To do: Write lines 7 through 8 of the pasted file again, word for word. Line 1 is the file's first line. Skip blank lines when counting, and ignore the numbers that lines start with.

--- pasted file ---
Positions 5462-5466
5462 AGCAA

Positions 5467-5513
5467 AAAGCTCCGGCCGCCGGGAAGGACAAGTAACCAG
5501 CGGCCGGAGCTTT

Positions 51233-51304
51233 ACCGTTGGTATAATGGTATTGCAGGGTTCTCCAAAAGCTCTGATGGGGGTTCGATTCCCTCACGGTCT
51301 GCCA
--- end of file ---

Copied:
51233 ACCGTTGGTATAATGGTATTGCAGGGTTCTCCAAAAGCTCTGATGGGGGTTCGATTCCCTCACGGTCT
51301 GCCA